|The Funeral of Florence Nightingale|
"In the summer of 1981 I attended a weekend seminar on the problems of Vietnam veterans. The event was sponsored by the Berkeley Veterans Assistance Center and took place in the City of Berkeley Veterans Memorial in the civic center. It was a lightly attended event but featured movers and shakers in the veterans movement who would soon change just about everything for the better. One speaker was a Vietnam War nurse named Lynda Van Devanter, who was the first Vietnam War nurse to "come out" and speak for women in the military. As a member of the audience I was stunned at the realization that I was also guilty of ignoring women in the military in my writings.
I went home and looked in the World Book Encyclopedia under nursing. I found Florence Nightingale. In a brief biography it said that in 1854 as a grown woman she had taken 38 English women off to nurse wounded and sick British soldiers in the Crimean War. And that she suffered a "nervous disorder" for the rest of her life. She lived to be 90 years old and was considered the inventor of modern nursing. I immediately went to Holmes Books in Oakland and found an autographed copy of Sir Edward Cook's biography of Florence Nightingale. And I promised Lynda and other Vietnam War nurses I knew that I would write songs about them."
"I am glad to be given the opportunity of speaking briefly to you of Florence Nightingale and her work. For she is "of those who waged contention with their time's decay, and of the past are all that cannot pass away." She is remembered throughout the world for her heroic, almost superhuman labors during the Crimean War. But in reality these formed only the beginning of a long life of continuous effort, marked by achievements of truly amazing character which have lived, grown, and spread to the ends of the earth. Her reforms were fundamental and searching. They struck at the roots of things, dealing with hospitals, the health of the British soldier, the health of the working people, culminating in the founding of District Nursing."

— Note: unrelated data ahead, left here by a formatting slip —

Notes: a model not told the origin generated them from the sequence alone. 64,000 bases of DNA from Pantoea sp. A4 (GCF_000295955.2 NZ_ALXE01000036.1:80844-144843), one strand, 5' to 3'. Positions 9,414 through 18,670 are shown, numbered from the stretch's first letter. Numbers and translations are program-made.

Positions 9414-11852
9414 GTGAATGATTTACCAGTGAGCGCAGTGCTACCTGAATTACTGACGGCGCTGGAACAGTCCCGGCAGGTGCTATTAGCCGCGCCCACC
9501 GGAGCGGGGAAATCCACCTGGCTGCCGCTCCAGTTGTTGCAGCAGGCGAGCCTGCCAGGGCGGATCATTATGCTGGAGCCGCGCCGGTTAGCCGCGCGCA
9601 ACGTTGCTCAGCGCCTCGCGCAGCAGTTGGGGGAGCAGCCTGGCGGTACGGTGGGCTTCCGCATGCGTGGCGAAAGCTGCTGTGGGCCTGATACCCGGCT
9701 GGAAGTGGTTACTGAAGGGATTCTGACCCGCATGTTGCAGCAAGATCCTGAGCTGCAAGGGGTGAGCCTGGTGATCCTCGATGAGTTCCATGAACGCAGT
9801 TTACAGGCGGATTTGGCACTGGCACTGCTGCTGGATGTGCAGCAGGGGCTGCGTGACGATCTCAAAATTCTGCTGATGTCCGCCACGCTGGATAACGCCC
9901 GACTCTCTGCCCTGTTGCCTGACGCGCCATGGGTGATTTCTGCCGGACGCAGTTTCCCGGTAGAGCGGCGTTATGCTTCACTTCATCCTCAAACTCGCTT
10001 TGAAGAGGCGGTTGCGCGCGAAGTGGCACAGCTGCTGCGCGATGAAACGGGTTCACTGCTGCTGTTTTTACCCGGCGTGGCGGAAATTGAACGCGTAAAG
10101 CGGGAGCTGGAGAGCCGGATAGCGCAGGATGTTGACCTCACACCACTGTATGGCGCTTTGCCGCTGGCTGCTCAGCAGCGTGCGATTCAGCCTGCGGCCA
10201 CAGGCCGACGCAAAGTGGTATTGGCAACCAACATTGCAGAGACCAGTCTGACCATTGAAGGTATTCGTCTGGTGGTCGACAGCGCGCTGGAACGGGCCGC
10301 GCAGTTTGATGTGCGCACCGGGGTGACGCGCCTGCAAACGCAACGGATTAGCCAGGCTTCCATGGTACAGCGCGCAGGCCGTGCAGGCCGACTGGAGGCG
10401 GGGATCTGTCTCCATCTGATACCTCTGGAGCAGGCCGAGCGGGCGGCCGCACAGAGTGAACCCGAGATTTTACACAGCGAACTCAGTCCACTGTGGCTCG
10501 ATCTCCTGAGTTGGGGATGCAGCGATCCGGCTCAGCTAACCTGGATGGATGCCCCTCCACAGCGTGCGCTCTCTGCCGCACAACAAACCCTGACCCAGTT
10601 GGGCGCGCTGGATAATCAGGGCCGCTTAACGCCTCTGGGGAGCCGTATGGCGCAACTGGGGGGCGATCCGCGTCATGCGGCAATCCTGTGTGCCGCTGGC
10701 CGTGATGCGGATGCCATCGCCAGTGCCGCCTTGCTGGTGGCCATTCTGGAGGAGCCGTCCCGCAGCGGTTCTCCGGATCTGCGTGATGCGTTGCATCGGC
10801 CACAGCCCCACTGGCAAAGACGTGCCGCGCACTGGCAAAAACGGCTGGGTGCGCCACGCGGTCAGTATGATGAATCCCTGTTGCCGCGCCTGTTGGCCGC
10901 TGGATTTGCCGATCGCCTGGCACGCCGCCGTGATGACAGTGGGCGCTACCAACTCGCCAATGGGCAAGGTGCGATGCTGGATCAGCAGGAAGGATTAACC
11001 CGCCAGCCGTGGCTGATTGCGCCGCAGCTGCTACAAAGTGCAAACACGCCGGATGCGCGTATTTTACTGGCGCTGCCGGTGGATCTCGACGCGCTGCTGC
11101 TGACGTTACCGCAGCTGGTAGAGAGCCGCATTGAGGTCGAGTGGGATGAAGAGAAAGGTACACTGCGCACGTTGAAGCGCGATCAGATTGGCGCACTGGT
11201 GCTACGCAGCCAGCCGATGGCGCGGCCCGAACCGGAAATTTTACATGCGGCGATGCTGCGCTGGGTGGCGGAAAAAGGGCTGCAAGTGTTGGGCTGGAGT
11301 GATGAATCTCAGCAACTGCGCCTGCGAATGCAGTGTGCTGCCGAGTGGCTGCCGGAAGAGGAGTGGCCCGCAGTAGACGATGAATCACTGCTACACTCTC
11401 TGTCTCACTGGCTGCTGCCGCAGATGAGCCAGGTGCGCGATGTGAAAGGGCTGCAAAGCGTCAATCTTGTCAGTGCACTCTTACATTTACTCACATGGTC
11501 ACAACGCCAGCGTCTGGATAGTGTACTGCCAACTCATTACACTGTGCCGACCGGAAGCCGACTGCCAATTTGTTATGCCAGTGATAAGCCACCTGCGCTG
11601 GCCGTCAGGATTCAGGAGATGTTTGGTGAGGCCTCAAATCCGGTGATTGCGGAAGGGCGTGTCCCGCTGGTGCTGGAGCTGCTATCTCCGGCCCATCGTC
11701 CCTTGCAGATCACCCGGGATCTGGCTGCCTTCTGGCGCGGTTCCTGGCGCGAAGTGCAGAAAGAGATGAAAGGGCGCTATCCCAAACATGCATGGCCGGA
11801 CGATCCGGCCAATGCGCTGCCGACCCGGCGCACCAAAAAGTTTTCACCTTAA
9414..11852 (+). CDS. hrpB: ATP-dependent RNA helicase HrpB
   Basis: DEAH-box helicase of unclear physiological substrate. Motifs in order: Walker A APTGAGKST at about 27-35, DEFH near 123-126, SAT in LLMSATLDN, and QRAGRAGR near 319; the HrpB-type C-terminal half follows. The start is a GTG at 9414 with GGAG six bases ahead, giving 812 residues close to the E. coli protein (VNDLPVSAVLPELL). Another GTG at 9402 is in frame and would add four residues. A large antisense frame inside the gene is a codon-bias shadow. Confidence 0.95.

McDonald has some "study questions" that scholars of Ms Nightingale should ask. Perhaps the two which interest me the most are
why is she remembered as a nurse and not a statistician, reformer, military nurse corps leader, mathmatician, or scientist?And
Why is FN's pioneer work on "homelessness" ignored? What happened to the "district nursing" movement? Is not her concept of providing health care to the homeless and poor as a preventative measure to homelessness relevant today?As someone who works with the homeless and sees many Ex Servicemen coming through our day centre, it is truly shocking that Florence Nightingale first identified the problem in the 1850's, yet we still see British war veterans destitute and homeless on our streets. This blog has covered many subjects, yet one that we perhaps haven't really touched on as much as we should are the heros who have contributed so much to the good things in our society, yet who are simply forgotten or seen as quaint figures from the past. Trafalgar Square has several plinths honouring victorious generals from long forgotten army campaigns. The "Fourth Plinth" is used as a site for all manner of art exhibitions. Isn't it perverse that Florence Nightingale, who used her expereinces in the Crimean war to improve the lives and care of millions of British citizens, by transforming nursing into a profession, is not commemorated? There are two things which I find distasteful. Firstly we always laud those who are good at killing people for the state, higher than those who save people for the state. The second is, as Country Joe notes, we seem far less keen to honour women who contribute to our society than men.
Florence Nightingale is rather patronisingly remembered as "The Lady with The Lamp", surely we should remember her as a fierce intellect who made an unequalled contribution to public health.